Criminal law serves as the backbone of any society, establishing the boundaries of acceptable behavior and outlining consequences for transgressions. It is a reflection of societal values, norms, and the collective understanding of justice. However, the relationship between criminal law and society is complex and multi-faceted, influenced by historical, cultural, and socio-economic factors. In this blog, we delve into the intricate interplay between criminal law and society, examining its evolution, impact, and contemporary challenges.

Law and society are related to each other. Nothing can explain without any of them. Society becomes the jungle without the law. Law also needs to be changed according to the changes the society faces, because without the necessary changes law cannot keep pace with society. Without the control of the law, the society became the jungle or at least barbaric. So, to keep the society peaceful, we need to create a harmonious relationship between law and society.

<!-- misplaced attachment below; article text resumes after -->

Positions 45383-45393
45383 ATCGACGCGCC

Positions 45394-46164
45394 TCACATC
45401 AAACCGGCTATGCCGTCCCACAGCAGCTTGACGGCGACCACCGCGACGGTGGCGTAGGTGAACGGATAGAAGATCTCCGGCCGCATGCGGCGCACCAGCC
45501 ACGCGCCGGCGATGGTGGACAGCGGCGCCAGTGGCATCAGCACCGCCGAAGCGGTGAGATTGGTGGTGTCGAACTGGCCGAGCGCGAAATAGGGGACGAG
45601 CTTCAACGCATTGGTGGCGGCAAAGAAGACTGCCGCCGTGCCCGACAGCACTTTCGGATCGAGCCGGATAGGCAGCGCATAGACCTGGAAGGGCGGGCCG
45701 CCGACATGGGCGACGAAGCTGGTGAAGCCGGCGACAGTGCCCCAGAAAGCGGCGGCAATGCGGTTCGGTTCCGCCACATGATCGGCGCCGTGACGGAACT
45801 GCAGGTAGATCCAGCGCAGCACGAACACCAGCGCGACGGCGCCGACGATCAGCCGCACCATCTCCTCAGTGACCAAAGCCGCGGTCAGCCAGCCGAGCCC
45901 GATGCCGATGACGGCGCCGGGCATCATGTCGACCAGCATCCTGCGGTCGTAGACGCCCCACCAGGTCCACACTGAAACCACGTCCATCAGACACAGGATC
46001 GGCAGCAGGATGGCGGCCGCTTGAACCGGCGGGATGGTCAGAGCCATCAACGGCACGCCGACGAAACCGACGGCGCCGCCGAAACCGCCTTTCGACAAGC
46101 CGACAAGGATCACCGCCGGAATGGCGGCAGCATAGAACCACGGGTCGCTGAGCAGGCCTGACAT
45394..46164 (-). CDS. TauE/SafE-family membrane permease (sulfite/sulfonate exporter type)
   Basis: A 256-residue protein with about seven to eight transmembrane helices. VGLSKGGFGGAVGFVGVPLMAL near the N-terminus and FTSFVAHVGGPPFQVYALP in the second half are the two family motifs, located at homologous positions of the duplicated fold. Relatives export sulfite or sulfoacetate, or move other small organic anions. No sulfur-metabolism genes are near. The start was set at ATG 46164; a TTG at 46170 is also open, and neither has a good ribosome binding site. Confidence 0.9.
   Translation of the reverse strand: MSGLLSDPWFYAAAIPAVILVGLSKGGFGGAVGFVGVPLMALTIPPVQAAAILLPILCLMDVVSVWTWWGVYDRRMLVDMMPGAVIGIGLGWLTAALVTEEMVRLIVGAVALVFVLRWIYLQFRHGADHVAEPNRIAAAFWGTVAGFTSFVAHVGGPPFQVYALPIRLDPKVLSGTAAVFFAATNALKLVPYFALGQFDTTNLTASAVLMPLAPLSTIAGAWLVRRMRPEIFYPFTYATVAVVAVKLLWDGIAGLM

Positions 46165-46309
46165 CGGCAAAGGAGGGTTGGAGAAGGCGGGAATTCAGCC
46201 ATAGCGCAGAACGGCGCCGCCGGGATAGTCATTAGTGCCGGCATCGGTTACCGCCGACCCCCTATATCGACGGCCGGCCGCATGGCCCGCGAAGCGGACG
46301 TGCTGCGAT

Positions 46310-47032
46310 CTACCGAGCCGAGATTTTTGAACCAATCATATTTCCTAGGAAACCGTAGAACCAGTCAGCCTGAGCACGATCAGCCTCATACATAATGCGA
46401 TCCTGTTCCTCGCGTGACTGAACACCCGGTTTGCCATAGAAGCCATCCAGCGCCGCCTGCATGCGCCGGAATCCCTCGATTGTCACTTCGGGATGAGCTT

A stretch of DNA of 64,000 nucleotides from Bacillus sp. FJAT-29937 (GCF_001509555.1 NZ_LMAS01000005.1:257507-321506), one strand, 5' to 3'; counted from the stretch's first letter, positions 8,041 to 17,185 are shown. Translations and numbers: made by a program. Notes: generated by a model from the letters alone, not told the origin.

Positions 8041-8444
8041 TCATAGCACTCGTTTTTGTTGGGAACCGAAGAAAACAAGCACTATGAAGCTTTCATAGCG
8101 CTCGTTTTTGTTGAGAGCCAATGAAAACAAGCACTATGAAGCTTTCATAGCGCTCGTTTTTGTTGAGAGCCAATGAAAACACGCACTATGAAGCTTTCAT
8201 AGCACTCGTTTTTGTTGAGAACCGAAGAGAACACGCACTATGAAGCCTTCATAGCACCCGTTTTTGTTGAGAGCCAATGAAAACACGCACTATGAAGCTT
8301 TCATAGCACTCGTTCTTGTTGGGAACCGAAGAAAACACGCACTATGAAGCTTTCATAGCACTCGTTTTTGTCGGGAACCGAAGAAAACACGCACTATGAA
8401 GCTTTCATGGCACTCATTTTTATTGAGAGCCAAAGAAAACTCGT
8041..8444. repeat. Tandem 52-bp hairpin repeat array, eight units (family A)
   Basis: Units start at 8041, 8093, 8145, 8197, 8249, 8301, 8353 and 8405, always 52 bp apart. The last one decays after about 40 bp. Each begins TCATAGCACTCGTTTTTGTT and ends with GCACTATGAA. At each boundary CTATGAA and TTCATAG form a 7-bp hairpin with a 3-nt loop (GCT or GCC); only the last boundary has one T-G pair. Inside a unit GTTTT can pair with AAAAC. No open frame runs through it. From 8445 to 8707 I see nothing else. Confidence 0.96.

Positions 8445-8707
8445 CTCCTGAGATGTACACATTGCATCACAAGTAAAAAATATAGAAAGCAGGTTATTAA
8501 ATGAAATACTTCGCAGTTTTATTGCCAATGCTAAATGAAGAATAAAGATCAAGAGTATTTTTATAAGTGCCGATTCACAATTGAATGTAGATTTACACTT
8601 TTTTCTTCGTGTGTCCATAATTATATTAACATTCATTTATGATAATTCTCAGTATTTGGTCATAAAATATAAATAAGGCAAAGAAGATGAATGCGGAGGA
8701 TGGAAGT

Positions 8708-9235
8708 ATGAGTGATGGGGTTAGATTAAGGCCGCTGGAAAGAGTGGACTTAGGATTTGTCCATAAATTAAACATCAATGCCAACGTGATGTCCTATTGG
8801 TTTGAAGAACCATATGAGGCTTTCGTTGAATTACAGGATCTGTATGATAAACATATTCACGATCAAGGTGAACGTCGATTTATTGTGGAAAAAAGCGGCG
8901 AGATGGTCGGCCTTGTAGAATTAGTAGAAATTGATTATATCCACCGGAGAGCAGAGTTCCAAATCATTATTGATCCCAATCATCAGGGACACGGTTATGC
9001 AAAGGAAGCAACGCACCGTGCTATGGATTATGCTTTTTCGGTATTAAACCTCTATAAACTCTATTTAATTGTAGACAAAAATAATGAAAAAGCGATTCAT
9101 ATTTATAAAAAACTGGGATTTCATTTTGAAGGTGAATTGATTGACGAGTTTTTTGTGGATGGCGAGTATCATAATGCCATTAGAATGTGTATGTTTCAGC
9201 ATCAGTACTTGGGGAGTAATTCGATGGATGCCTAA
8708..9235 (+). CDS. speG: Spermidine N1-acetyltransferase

We can take an example of our country, where every day we watch so many crimes. But due to lack of evidence the criminal is set free or there are too little penalty, that law breakers did not care about it.


The roots of criminal law can be traced back to ancient civilizations, where codes of conduct and punishment were established to maintain order and regulate behavior within communities. From the Code of Hammurabi to the Twelve Tables of Rome, early legal systems laid the groundwork for modern criminal jurisprudence. Over time, legal principles such as presumption of innocence, due process, and proportionality have emerged as fundamental tenets of criminal law, shaping its development and application in society.